Project Year



Latin America and the CaribbeanEast Africa


Mexico, Guatemala, Tanzania

Project Description

This project proposes to investigate how individuals earning as little as a dollar a day manage and consider value systems. By using photography, interviews, observation and video recordings to create detailed surveys of objects of value, the proposal will study alternate methods for the exchange of goods and services, and emotional experiences around specific value systems of individuals in poverty. Design implications will inform the development of a financial service prototype derived from the findings in the field. This research is inspired by the growing need for interactive technology that addresses diverse dialects and varying levels of illiteracy.


Melissa Cliver

About the Researcher(s)


Melissa Cliver is a researcher and designer based in Seattle Washington. Melissa holds a Masters of Design from Carnegie Mellon where she studied interaction and service design with an emphasis on social entrepreneurship and HCI. She is currently researching and developing financial services for coffee farmers and workers in rural Oaxaca, Mexico in association with the Financial Alliance for Sustainable Trade (FAST). She also holds a Master of Fine Arts degree from Rutgers University. Melissa is particularly interested in designing technology and systems supporting everyday experiences in the financial and health care sectors.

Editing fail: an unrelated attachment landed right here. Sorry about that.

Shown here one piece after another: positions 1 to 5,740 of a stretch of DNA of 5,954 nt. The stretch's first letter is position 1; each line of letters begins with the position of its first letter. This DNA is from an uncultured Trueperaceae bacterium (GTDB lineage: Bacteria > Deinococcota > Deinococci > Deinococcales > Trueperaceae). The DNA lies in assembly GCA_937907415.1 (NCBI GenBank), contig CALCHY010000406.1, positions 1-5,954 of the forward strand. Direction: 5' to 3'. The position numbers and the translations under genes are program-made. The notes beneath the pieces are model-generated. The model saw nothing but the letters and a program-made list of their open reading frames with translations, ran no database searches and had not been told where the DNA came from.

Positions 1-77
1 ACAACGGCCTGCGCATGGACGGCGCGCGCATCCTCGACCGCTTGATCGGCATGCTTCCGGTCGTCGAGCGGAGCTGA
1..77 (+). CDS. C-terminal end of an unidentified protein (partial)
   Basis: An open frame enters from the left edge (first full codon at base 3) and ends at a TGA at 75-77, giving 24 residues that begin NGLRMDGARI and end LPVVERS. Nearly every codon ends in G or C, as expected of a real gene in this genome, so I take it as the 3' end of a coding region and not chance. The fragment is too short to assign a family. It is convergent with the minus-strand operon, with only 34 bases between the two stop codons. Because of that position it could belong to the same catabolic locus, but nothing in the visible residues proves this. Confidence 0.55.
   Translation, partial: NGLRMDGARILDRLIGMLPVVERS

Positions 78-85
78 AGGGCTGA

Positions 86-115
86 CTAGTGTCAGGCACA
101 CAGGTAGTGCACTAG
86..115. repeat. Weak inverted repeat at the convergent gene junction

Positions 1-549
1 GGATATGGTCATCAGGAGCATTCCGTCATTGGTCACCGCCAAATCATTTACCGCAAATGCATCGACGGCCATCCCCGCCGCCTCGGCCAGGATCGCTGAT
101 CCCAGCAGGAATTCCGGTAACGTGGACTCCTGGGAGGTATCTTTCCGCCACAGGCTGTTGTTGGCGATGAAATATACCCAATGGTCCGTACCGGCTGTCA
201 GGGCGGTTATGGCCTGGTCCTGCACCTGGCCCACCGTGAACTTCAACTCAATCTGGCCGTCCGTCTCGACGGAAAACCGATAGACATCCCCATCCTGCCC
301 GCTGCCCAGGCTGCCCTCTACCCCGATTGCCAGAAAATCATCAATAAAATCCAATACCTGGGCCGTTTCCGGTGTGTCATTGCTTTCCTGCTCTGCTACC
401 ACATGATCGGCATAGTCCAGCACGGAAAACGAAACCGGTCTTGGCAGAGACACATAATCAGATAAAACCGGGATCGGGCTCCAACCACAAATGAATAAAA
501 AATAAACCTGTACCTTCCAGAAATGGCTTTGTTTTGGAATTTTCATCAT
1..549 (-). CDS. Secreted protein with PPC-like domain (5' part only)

Synopsis of Research Results

Based on research conducted with Rudy Yuly and Catherine Howard

How information communication technologies can support financial services in the sustainable trade industry


Overall, our goal is to utilize field observations and design implications that will give IMTFI stakeholders the information needed to create tools to help improve financial inclusion. Focusing on farming cooperatives as intermediaries to the poorest individuals, their day workers, we translate observations and design implications into concepts for financial services available through information communication technologies. Our aim is to generate scalable solutions that can be used throughout the sustainable trade network—a delivery route driven by innovation and fundamentally concerned with fairness, sharing and positive outcomes.

Our initial work in the field was with one large coffee cooperative in Zaragoza, Oaxaca Mexico—Cooperativa 21st de Septembre (comprised of 92 small farms and hundreds of individuals). We are continuing our work with the members of this cooperative to develop financial service models that could be tested at various other cooperatives globally. We examine the current practices of day-to-day management with farmers. Observations include the challenges they face as well as the ways they have used investments and share financial knowledge in their communities. Our research began in 2008 and will be completed in 2011. The team is comprised of individuals with backgrounds in anthropology, design, interaction design, journalism and business.

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